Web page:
Nature’s Radars

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There are sounds that we, humans, cannot hear, perhaps because their frequency is too low or too high. Animals, however, are not like us; some hear sounds that we cannot. That is where echolocation comes in handy to animals.

Bats get much of the details they need to find food or to explore the environment around them through echolocation. They click, squeal, and scream, emitting sounds up to 120 decibels, and detecting the echoes produced by these sounds. These echoes give them a huge amount of information about their surroundings.

The time it takes for an echo to return, for example, reveals the distance of an object; the changes in the sound’s frequency as it bounces off another creature can even reveal the speed and direction of the animal’s movement. Special ear and brain adaptations enable them to use this ability very much like a radar; they have enlarged ear flaps that gather and direct sound towards thin and extremely sensitive eardrums.

On the other hand, the flow of molten material in the Earth’s core, and the flow of ions in the atmosphere generate a magnetic field that surrounds the Earth. This magnetic field is used by many animals to give them directions.

We have invented the compass to help us better navigate by detecting the Magnetic North; animals with the magnetic sense use it for direction and long distance travel. Many use it to locate their homes, while others use it when migrating from one place to another; it is basically their own compass, which they have been using way before humans invented it.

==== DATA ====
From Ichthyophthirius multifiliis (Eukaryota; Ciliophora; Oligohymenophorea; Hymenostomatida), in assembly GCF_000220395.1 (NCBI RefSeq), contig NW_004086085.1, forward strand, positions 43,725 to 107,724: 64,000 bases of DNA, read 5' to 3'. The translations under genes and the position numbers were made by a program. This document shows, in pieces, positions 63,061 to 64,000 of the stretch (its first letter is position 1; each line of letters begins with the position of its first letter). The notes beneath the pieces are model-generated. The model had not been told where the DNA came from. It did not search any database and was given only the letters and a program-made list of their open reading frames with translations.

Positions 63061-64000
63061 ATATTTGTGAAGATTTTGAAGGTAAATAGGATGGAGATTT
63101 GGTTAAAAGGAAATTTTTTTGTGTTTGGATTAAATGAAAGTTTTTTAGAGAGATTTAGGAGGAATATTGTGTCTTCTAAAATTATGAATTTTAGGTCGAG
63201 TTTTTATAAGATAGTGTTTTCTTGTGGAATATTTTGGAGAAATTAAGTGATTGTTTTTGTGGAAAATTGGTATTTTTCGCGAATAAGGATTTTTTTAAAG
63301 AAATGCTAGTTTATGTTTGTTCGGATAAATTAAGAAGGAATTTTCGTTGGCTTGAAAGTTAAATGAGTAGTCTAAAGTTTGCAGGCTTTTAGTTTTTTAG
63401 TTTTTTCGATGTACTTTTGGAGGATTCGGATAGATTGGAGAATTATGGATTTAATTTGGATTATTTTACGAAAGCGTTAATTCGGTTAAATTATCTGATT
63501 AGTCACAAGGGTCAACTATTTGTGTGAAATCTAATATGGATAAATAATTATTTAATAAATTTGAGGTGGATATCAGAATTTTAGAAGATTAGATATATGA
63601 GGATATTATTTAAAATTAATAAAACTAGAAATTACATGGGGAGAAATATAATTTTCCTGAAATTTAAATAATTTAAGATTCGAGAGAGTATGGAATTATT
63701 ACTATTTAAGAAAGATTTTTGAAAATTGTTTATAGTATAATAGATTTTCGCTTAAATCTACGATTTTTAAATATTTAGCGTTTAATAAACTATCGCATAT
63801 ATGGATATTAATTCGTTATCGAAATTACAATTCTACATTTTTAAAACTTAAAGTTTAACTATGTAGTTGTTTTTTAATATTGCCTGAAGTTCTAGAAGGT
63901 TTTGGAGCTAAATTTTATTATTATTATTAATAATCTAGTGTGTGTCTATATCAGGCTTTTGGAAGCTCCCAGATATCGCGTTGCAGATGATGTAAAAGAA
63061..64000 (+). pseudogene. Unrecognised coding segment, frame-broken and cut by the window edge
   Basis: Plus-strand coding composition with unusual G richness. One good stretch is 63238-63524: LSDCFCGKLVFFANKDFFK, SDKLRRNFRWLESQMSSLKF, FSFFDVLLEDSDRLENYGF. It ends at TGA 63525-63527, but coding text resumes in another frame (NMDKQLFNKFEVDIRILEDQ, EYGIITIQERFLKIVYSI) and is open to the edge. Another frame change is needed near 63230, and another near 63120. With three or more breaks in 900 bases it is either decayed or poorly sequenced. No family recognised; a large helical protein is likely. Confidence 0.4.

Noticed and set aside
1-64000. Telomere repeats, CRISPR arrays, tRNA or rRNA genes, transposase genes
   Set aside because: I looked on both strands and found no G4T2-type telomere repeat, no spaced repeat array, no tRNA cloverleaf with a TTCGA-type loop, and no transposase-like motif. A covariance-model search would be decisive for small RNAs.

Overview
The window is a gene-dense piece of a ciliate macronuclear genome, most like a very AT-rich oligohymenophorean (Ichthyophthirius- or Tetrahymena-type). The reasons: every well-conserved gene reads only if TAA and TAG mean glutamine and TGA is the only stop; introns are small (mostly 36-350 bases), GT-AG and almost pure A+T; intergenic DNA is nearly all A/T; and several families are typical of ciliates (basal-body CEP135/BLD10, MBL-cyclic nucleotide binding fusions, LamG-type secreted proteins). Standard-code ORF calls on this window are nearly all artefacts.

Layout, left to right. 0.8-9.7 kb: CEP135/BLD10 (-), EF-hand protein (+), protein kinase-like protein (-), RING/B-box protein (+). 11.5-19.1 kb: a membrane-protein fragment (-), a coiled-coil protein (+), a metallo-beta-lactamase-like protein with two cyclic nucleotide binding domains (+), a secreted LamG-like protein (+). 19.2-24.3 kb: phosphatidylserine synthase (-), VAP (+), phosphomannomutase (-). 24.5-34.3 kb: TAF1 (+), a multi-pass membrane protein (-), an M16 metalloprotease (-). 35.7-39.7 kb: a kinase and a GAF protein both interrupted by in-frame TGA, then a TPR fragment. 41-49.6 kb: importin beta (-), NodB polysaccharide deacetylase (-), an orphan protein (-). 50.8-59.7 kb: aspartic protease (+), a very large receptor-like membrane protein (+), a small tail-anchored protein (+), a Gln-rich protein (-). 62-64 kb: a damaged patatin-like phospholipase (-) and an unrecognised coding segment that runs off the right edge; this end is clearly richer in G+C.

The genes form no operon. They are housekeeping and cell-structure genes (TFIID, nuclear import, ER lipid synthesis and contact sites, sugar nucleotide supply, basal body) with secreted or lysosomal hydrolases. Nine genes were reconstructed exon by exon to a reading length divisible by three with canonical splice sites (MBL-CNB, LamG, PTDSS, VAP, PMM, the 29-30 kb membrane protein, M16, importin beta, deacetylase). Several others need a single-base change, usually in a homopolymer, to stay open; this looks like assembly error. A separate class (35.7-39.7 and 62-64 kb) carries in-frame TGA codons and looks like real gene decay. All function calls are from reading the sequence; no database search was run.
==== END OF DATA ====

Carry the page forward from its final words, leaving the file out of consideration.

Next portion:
Scientists researching this amazing magnetic sense in animals have found that animals with this sense have deposits of magnetite—an iron-rich magnetic material—in their nervous system. Even though scientists do not yet know how these structures work, some suspect that they excite membranes inside neurons and trigger nerve impulses that send direction-related information to the brain. They basically act like microscopic compass needles.

For example, young loggerhead turtles read the Earth’s magnetic field to adjust the direction in which they swim. The moment they hatch from eggs, they seem to know exactly where they are going, as if they were born with a set of directions, which, with the help of their magnetic sense, ensures that they always stay in warm waters during their first migration around the rim of the North Atlantic. Over time, they build a more detailed magnetic map by learning to recognize variations in the strength and direction of the field lines, which are angled more steeply towards the Poles and flatter at the magnetic equator.

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SCIplanet is a bilingual edutainment science magazine published by the Bibliotheca Alexandrina Planetarium Science Center and developed by the Cultural Outreach Publications Unit ...
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